APRIL 1989

One of the hardest things about raising money from venture capitalists is getting in to see them. Business plans arrive on their doorsteps hourly, and with the market for new issues deader than John Travolta's career, they're not all that eager for deals.

"You can't call them daily -- they don't want to deal with a pest. Yet you want to stay on their agendas," says Michael M. Nightingale, president and CEO of GMIS Inc., in Malvern, Pa., who has discovered a way to do just that.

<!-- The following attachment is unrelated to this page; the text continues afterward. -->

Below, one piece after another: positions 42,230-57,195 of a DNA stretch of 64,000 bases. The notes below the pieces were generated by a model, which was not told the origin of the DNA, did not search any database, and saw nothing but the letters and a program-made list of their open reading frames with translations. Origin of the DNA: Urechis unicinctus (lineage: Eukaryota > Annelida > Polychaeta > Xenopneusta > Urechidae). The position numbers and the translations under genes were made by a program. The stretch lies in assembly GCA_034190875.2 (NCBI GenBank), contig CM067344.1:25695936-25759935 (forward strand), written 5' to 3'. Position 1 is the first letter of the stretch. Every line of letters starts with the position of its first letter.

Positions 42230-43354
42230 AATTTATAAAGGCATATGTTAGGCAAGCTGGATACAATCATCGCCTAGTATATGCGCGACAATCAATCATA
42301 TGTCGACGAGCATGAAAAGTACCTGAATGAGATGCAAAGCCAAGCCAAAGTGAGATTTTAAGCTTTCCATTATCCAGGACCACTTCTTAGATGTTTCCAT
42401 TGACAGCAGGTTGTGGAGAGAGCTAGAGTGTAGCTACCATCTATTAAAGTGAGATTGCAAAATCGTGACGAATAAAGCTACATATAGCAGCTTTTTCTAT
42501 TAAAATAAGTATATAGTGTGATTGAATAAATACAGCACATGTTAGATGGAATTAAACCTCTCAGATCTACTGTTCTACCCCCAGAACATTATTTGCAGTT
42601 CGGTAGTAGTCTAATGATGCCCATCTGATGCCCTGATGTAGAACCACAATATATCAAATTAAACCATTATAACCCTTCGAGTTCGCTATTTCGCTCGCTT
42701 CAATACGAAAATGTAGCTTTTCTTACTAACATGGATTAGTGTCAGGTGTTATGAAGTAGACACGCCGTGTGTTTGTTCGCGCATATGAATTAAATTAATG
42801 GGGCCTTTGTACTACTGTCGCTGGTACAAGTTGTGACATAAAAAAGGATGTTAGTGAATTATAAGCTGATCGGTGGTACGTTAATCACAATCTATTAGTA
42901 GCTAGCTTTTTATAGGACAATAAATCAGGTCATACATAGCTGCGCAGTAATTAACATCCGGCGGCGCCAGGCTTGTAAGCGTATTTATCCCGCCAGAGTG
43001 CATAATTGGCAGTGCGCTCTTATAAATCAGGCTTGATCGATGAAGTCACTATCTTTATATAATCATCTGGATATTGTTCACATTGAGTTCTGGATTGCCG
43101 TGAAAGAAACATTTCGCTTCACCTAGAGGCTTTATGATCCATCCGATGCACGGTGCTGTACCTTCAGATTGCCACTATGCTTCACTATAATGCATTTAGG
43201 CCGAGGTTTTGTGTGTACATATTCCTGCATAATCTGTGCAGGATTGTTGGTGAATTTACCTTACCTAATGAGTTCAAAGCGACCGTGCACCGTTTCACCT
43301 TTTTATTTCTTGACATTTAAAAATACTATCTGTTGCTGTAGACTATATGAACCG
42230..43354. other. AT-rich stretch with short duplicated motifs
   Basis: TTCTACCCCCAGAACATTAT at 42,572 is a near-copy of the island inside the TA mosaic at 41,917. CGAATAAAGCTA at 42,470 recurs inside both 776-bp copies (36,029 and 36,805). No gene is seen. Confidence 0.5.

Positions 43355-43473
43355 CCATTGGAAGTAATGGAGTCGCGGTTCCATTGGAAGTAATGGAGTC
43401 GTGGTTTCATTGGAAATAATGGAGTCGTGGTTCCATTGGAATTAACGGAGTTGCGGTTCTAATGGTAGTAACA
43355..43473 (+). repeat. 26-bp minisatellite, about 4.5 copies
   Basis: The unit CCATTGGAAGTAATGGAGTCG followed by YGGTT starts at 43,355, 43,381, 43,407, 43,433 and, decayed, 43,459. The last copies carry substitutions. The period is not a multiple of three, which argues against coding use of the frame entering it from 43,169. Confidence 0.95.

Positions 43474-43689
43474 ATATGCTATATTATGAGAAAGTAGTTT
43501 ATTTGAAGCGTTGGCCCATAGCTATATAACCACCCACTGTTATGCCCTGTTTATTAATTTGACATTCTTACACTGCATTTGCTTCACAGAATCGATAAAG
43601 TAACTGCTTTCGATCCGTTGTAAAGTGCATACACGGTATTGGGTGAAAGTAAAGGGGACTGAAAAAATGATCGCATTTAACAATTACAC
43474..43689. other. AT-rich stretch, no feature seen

Nightingale, whose company makes software for the health-care industry, keeps a file of every venture capitalist who has ever expressed even the vaguest interest in GMIS. "Whenever there's new information, we do a mailing," he says. Sending the letters makes it easier to get his calls returned, he says. It must be working: so far the com-pany has raised more than $6 million.